In researching this blog post, I never anticipated the breadth of public health-oriented movies that have been made in the last three decades or so. Stanford University even offers a freshman seminar course entitled “Infectious Disease: Fact or Fiction” which asks students to spend a semester picking apart the accuracy and appropriateness of the science behind the issues presented in such films.
Opening this Friday in cities across the US, thriller-cum-epidemiological narrative “Contagion” depicts the path of destruction left by a highly infectious and lethal virus. In an attempt to counter the prevailing idea that science in pop culture is invariably exaggerated and unrealistic, director Steven Soderbergh went out of his way to hire virologists and epidemiologists who would insist upon accuracy in descriptions of viral infection and transmission. Some scenes from the film were even filmed at the Centers for Disease Control and Prevention (CDC) headquarters in Atlanta.
Even more exciting for the public health and infection control communities is the teaching opportunity that this film’s release provides. Participant Media, a promotion company with a conscience (the people behind marketing and awareness campaigns for films such as “Waiting for ‘Superman’”, “An Inconvenient Truth”, and “Food, Inc.”) has put together a website tailored to maximize the movie’s potential health education impact. Subpages connect the reader to information about leading “virus hunters,” a health map indicating the activity level of disease foci across the world, and even activities to test your knowledge of and preparedness for various outbreak-related events or issues.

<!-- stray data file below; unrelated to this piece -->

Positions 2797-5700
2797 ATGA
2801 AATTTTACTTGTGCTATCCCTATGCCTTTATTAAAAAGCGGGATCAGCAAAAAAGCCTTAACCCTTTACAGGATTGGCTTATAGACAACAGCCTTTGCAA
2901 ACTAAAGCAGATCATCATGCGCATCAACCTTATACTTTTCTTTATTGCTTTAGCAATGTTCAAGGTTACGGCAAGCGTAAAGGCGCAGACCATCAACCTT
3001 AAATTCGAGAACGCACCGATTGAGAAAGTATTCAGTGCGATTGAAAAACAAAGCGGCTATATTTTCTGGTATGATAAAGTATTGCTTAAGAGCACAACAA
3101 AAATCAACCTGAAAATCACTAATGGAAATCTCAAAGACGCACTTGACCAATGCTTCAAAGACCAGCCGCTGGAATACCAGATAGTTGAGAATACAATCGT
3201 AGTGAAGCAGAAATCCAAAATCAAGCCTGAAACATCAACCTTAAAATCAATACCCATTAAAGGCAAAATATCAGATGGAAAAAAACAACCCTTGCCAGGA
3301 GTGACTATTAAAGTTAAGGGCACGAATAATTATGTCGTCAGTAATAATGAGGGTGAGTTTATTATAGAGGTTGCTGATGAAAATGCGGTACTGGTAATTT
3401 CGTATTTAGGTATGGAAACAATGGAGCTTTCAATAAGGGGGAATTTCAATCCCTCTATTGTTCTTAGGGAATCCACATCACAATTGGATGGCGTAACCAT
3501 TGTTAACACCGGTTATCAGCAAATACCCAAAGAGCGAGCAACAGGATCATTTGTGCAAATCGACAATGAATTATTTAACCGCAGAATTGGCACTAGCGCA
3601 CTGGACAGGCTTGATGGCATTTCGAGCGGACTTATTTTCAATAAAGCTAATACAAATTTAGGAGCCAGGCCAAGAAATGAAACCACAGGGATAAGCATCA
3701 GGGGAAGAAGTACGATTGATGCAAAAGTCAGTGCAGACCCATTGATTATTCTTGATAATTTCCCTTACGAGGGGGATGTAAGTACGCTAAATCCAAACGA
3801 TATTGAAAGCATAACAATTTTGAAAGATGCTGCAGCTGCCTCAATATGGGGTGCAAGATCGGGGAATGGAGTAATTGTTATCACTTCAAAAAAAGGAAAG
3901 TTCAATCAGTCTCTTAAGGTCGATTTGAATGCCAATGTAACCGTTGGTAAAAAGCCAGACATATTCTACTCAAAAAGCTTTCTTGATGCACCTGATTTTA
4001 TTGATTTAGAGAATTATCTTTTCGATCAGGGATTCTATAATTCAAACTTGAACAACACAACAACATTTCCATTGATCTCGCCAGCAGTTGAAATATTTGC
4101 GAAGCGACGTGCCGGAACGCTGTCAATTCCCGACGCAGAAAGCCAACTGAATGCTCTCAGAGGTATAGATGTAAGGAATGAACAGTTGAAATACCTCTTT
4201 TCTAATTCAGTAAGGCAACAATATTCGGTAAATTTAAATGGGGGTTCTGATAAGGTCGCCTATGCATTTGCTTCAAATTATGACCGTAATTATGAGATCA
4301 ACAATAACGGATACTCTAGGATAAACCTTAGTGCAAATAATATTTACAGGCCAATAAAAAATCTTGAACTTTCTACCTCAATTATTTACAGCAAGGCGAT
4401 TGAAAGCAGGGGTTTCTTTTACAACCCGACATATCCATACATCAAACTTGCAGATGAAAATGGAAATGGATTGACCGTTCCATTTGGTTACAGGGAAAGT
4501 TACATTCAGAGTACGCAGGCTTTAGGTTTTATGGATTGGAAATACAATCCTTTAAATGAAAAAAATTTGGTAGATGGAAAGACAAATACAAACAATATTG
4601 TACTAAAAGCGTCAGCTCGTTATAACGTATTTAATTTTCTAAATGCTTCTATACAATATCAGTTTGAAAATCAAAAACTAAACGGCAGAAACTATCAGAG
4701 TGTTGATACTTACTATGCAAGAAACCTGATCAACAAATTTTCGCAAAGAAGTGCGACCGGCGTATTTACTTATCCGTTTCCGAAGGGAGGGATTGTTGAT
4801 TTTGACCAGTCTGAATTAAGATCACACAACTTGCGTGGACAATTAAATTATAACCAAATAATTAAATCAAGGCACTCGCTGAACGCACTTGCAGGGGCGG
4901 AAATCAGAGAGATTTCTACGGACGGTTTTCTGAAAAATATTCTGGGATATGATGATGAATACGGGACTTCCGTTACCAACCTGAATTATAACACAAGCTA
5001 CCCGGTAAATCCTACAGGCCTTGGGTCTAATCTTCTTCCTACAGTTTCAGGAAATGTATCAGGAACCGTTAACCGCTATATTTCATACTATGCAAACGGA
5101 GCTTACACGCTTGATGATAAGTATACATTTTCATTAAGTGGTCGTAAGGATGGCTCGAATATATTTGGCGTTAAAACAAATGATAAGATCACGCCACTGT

[Aside: the author ardently hopes that anyone affiliated with the UM School of Public Health will be sure to answer "who discovered the cure for polio?" correctly...]
Readers can even connect to their own personal facebook page via the website, in order to participate in a disease transmission simulation. This impressive little application puts you right into the world of the movie, presenting a video of a doctor concerned about the simulated patient’s social network and possible correlates to disease transmission. After answering a few simple questions and waiting through a short trailer for the film, you are ‘diagnosed’ with a likelihood to have been Patient Zero in a hypothetical viral pandemic of indeterminate size or impact. The enthralling graphics and eerie background music distract participants from the lack of scientific rigor in this context…but it’s all in good fun. And for those who are a bit unnerved by their conclusions, the site also provides a cache of information on prevention: recommending vaccinations whenever possible, touting handwashing as a crucial health maintenance task, and even linking to the CDC’s flu preparedness website.
Even without all the fascinating extra resources created in support of “Contagion”‘s release, plenty of people were excited to see a promising public health movie in the pipelines. Hopefully the huge media impact that has already been made by this example (and other types) of creative marketing will pull in large numbers of viewers and leave them with a better understanding of the risks posed by viral disease and epidemics as the world becomes a smaller, better-connected place.